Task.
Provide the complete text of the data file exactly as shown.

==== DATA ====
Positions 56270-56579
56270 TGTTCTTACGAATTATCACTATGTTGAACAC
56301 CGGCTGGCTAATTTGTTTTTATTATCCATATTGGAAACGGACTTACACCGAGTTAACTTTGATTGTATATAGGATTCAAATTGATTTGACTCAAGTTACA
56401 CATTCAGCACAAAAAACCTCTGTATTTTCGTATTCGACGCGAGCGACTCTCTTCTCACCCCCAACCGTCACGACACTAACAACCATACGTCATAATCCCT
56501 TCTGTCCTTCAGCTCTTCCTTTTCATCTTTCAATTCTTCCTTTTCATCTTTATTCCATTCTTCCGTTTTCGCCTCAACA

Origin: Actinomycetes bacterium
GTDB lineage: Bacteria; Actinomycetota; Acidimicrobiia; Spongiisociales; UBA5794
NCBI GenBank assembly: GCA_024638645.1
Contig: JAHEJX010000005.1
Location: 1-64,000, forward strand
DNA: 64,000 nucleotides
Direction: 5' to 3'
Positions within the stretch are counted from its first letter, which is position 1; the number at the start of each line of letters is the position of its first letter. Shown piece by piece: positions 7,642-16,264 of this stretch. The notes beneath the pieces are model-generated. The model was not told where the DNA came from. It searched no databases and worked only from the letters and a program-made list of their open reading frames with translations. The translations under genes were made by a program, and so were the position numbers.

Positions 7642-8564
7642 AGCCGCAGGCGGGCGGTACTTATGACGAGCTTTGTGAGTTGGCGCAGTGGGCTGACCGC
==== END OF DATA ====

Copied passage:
Positions 56270-56579
56270 TGTTCTTACGAATTATCACTATGTTGAACAC
56301 CGGCTGGCTAATTTGTTTTTATTATCCATATTGGAAACGGACTTACACCGAGTTAACTTTGATTGTATATAGGATTCAAATTGATTTGACTCAAGTTACA
56401 CATTCAGCACAAAAAACCTCTGTATTTTCGTATTCGACGCGAGCGACTCTCTTCTCACCCCCAACCGTCACGACACTAACAACCATACGTCATAATCCCT
56501 TCTGTCCTTCAGCTCTTCCTTTTCATCTTTCAATTCTTCCTTTTCATCTTTATTCCATTCTTCCGTTTTCGCCTCAACA

Origin: Actinomycetes bacterium
GTDB lineage: Bacteria; Actinomycetota; Acidimicrobiia; Spongiisociales; UBA5794
NCBI GenBank assembly: GCA_024638645.1
Contig: JAHEJX010000005.1
Location: 1-64,000, forward strand
DNA: 64,000 nucleotides
Direction: 5' to 3'
Positions within the stretch are counted from its first letter, which is position 1; the number at the start of each line of letters is the position of its first letter. Shown piece by piece: positions 7,642-16,264 of this stretch. The notes beneath the pieces are model-generated. The model was not told where the DNA came from. It searched no databases and worked only from the letters and a program-made list of their open reading frames with translations. The translations under genes were made by a program, and so were the position numbers.

Positions 7642-8564
7642 AGCCGCAGGCGGGCGGTACTTATGACGAGCTTTGTGAGTTGGCGCAGTGGGCTGACCGC